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I checked Heavens-above.com and can confirm I saw Tiangong 2 pass here, over Auckland, New Zealand just after 6:00pm yesterday, June 22nd. I just happened to get lucky and look up right after locking my car. It was relatively dim for a few moments then seemed to almost flare brightly like a dimmer iridium flare for a few moments, then it continued on approximately north-west as a dim dot until vanishing into Earth's shadow.

When I got inside, I checked the website for ISS and Iridium flare forecasts: none matched. It had to be either Tiangong 2 or something else not properly catalogued.
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ISS Section / Re: Expedition 56 Thread
« Last post by jacqmans on Today at 11:57 AM »
Alone in the night. Our two buddies Andrew Feustel and Ricky Arnold on a space walk last week, installing wifi antennas for external experiments. We were happy to help them out the door - but we were even happier to help them back in.

 
Alleine in der Nacht. Unsere Kameraden Andrew Feustel und Ricky Arnold vergangene Woche beim Außeneinsatz, um WLAN-Antennen für externe Experimente zu installieren. Wir haben ihnen dabei von innen geholfen. So richtig entspannt waren wir jedoch erst, als sie wieder hier drin waren ...

 
Credits: ESA/NASA
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ISS Section / Re: Expedition 56 Thread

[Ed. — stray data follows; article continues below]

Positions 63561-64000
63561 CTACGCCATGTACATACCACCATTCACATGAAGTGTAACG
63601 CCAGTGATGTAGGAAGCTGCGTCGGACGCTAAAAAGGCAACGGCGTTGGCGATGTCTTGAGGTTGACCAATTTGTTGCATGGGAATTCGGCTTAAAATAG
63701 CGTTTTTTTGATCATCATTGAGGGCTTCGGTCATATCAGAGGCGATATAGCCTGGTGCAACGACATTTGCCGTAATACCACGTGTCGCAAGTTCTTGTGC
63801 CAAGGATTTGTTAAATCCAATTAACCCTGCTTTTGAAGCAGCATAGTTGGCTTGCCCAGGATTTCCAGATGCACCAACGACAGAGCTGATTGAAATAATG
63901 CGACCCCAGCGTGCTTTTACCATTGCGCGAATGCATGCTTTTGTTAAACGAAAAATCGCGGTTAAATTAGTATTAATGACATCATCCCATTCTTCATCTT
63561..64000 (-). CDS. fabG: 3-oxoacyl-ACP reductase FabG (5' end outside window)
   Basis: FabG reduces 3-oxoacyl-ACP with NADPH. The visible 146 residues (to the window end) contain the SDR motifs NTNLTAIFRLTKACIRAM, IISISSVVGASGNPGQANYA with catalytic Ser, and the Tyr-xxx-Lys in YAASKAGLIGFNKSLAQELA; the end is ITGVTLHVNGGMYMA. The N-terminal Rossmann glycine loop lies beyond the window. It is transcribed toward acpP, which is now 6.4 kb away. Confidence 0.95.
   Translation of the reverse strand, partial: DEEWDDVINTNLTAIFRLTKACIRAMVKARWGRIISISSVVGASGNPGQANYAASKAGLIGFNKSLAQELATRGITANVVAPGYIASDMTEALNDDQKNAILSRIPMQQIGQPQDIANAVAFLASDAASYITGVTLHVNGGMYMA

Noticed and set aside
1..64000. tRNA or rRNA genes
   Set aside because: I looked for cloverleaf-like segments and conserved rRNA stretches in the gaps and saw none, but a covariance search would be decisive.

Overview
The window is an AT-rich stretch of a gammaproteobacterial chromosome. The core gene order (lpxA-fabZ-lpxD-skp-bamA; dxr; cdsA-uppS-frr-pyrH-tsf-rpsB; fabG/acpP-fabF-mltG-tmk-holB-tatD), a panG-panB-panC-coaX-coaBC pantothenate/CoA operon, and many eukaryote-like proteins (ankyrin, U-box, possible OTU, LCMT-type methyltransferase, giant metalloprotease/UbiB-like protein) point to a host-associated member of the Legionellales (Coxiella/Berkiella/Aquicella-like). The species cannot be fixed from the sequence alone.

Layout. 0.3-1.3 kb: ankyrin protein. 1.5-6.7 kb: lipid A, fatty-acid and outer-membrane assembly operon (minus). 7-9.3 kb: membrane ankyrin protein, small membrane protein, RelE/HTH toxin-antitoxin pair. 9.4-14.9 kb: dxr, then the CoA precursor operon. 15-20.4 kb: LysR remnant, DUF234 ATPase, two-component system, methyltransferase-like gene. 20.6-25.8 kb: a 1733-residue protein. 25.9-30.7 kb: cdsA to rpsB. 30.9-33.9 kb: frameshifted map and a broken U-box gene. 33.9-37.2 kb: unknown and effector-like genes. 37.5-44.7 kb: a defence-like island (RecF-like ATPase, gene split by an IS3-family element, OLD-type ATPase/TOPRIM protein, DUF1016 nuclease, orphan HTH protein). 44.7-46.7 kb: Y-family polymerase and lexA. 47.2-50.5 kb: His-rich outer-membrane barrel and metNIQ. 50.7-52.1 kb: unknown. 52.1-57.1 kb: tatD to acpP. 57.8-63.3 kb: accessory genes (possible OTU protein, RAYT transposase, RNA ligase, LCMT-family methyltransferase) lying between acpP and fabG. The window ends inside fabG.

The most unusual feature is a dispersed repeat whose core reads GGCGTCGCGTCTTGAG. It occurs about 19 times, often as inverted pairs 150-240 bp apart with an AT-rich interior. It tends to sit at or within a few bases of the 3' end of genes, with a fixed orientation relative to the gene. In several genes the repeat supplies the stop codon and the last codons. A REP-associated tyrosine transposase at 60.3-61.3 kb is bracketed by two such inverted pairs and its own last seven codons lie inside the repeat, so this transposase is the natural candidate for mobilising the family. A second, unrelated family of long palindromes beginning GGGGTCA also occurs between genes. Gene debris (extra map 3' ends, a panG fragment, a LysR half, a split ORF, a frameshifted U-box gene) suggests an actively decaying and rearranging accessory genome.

« Last post by jacqmans on Today at 11:57 AM »
Alone in the night. Our two buddies Andrew Feustel and Ricky Arnold on a space walk last week, installing wifi antennas for external experiments. We were happy to help them out the door - but we were even happier to help them back in.

 
Alleine in der Nacht. Unsere Kameraden Andrew Feustel und Ricky Arnold vergangene Woche beim Außeneinsatz, um WLAN-Antennen für externe Experimente zu installieren. Wir haben ihnen dabei von innen geholfen. So richtig entspannt waren wir jedoch erst, als sie wieder hier drin waren ...

 
Credits: ESA/NASA
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ISS Section / Re: Expedition 56 Thread
« Last post by jacqmans on Today at 11:56 AM »
Outpost. 7 Billion people live on the planet beneath us. 6 single souls live in space. Unbelievable!

 
Außenposten. Auf dem Planeten unter uns leben 7 Milliarden Menschen. Im Weltraum leben 6 Menschen. Unglaublich!

 
Credits: ESA, A. Gerst
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ISS Section / Re: Expedition 56 Thread
« Last post by jacqmans on Today at 11:56 AM »
Saw my first Aurora Australis on this mission today, my silent magical old friend. 6 nose prints on the window, despite being busy with science. Quite fittingly, the ship in the foreground is the one that carried Serena, Sergey & me into space almost 2 weeks ago.

 
Habe heute meine erste Aurora Australis gesehen auf dieser Mission, still und magisch. 6 Nasenabdrücke am Fenster trotz vieler Experimente. Das Schiff im Vordergrund ist jenes, das Sergey, Serena und mich vor zwei Wochen in den Weltraum getragen hat.

 
Credits: ESA, A. Gerst
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ISS Section / Re: Expedition 56 Thread
« Last post by jacqmans on Today at 11:55 AM »